Listen to the sermon from Sunday, September 11, 2016 titled “All in One” by Rev. Dr. Larry Bethune.
Back in my seminary days I signed up for a clinical trial of a new blood pressure medication sponsored by Squibb Pharmaceuticals in Princeton. They paid $600 for me to stay in a clinic over a long weekend, take a pill, and have twelve blood draws over three days. I was between classes, and while the needles were no fun, what student couldn’t use $600?
Worst part was, there was nothing to do. I didn’t want to watch what the other patients chose on the one television, and I forgot to bring anything to read. So I found a 2,000 piece jigsaw puzzle and set to work.
It took me all weekend to do it, and when I got to the end – you guessed it – one piece was missing. I was so frustrated! It may seem like no big deal to you, but after all the time I invested, I wanted a complete picture, you know?
I hunted high and low for the missing piece. I cleaned out their game cabinet, rummaged through the scattered pieces of two other puzzles, even lifted the cabinet to see if it had fallen underneath. All the time I was thinking how that one missing piece was useless by itself and rendered the all the other pieces useless, too.
In Luke 15 when the uptight uprights complain that Jesus “welcomes sinners and eats with them,” he tells three parables about searching for what’s missing. Typical of his parables, they offer strange images of God and deconstruct our ordinary religious thinking.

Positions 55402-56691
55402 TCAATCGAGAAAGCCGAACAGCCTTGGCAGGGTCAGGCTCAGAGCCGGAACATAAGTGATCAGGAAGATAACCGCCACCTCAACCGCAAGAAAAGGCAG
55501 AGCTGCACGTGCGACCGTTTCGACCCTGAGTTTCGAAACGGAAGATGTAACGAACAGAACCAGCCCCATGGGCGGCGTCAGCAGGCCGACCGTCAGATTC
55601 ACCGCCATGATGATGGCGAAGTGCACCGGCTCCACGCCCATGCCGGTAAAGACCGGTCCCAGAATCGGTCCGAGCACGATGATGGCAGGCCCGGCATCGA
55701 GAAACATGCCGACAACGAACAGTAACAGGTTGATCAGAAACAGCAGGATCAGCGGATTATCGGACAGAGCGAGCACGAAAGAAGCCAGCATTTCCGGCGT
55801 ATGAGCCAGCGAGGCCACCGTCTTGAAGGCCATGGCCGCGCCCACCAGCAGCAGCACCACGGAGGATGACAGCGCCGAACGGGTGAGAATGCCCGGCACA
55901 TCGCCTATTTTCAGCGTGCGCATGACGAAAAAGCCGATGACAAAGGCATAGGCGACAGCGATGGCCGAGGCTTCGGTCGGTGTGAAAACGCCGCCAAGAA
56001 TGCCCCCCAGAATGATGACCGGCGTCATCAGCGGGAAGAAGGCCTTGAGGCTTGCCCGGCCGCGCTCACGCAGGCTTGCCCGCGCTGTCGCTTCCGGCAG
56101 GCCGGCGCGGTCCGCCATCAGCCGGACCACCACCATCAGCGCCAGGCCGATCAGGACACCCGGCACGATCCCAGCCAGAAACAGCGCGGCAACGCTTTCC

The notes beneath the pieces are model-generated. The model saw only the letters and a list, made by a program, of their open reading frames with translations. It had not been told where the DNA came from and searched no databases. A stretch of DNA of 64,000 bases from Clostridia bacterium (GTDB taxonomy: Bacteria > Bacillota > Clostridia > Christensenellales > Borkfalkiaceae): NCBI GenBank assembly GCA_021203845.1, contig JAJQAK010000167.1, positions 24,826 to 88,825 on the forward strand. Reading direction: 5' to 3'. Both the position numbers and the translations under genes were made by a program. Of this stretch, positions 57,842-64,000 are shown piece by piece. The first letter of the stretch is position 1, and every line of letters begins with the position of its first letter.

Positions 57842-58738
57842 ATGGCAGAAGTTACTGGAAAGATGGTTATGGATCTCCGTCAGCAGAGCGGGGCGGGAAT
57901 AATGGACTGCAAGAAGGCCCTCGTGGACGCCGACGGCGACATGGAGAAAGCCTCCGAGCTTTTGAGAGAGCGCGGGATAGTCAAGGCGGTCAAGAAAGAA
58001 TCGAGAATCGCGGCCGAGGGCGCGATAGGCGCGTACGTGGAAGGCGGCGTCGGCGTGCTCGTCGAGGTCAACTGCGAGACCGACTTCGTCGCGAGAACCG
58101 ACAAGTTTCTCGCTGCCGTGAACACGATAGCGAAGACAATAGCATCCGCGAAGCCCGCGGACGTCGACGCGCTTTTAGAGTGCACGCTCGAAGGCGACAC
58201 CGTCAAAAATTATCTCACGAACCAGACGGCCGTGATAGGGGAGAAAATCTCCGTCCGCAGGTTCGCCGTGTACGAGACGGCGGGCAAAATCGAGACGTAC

A shepherd has a hundred sheep. (Don’t try to count them; you’ll fall asleep!)
One goes missing. So he leaves the ninety-nine behind to seek the one lost sheep. Actually, it’s not something an experienced shepherd would do. You have to protect the majority and cut your losses. It deconstructs the idea of doing what’s best for the most. But that one missing sheep becomes his priority. Strange image: God as an inept shepherd.
It also deconstructs the image of God as “the Good Shepherd” – unless, of course, you are that missing sheep!
Again, God is a woman who has ten silver coins. One is missing, and she turns her house upside down to find it.
We all lose stuff from time to time. It gets worse as you age because you can’t get those missing brain cells back. But we all know the joy of finding what we’ve lost. Still, God as a woman would have been jarring to people in that day. And God as a sloppy housekeeper? Strange!
We didn’t read the third long parable in the series, but we all know it: “the Prodigal Son.” Actually it’s the story of two prodigal sons, the younger who demands his inheritance early and runs away to waste it and the older who is lost in place because he cannot experience the love his Dad has for him. He is too bound to a work/reward system to understand grace and love. But this parable follows the other two, including the strange image of God as an overindulgent Dad.
Three parables about the missing piece. Three parables about the lost and the found. What do they want to tell us?
First, they tell us about the priority of the search. We often have that feeling that something is missing, but rather than seeking it out with any spiritual urgency, we choose to seek things of little lasting value instead. And what about the people who are missing? Broken relationships, friends gone AWOL, isolated lonely souls – why aren’t we searching for the people missing from our lives and communities?